This is according to Aruba Networks' recent survey, which notes overall employee attitudes are swinging towards a more security-agnostic healthcare workplace, full of risk-prone sharing behaviours that have the potential to be contagious.
The study involved over 1 000 healthcare workers worldwide and looked at how #GenMobile is paving the way for risk-prone behaviour in the medical industry.
According to Darryn O'Brien, country manager at Trend Micro, security breaches in the healthcare industry were prevalent in the third quarter of 2015.
Health and personally identifiable information was the second-most stolen data type out of all data breach categories, he adds.According to the survey, more than a third (36%) of healthcare professionals report that their organisations use mobile apps to interact with patients, but only three quarters of work mobile devices are password protected.
Sharing is becoming the norm: over half (55%) share their work and personal devices with others regularly, says the report.
The study also shows over a third of the healthcare professionals regularly share their passwords, assuming IT departments will ‘have it covered'.
Close to a fifth of employees don't have passwords on either work or personal devices, with 19% of those stating they don't have security measures in place so they can share more easily, it adds.
Pieter Engelbrecht, regional manager for Sub-Saharan Africa at Aruba Networks, says a mobile technology-driven hospital or clinic will become the de-facto model for the healthcare industry, to the benefit of patients, visitors and practitioners.
Drastic efficiency improvements can be made by embracing the connected mobile behaviours of the younger generation, he says.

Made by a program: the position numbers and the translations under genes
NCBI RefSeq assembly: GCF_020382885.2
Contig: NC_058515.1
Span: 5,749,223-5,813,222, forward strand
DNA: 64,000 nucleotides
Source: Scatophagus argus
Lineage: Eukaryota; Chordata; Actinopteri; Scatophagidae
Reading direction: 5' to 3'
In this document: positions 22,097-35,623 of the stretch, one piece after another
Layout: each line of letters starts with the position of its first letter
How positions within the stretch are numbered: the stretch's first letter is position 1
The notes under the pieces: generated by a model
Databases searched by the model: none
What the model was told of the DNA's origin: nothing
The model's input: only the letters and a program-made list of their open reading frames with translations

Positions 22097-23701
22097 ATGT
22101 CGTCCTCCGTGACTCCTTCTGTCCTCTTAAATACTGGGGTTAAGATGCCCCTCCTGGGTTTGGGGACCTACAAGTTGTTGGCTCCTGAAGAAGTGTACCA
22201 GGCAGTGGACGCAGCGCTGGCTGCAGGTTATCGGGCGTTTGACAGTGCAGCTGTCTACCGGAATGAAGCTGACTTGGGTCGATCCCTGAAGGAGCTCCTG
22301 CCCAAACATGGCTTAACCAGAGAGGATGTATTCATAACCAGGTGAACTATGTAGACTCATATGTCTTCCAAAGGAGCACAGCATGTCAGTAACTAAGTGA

This can help reduce misdiagnosis levels, while real time data can provide a greater level of patient health monitoring, he adds.
However, steps need to be made to ensure that advancement does not come at the cost of security – especially with depth of personal data at risk.
With healthcare organisations now entering the digital era, an extreme makeover of their information systems is mandatory, says IDC.
IT security remains the greatest concern for healthcare CIOs in the Middle East and Africa (MEA) market, it adds. According to the research firm this is due to the current surge of mobile technology deployments in the region.
Silvia Piai, Europe, Middle East and Africa research manager at IDC Health Insights, says with healthcare organisations now entering the digital era, an extreme makeover of their information systems is mandatory.
"The extended and collaborative work environment enabled by eHealth solutions is a potential threat for security; in turn, security is a condition determining success in the uptake of these solutions."
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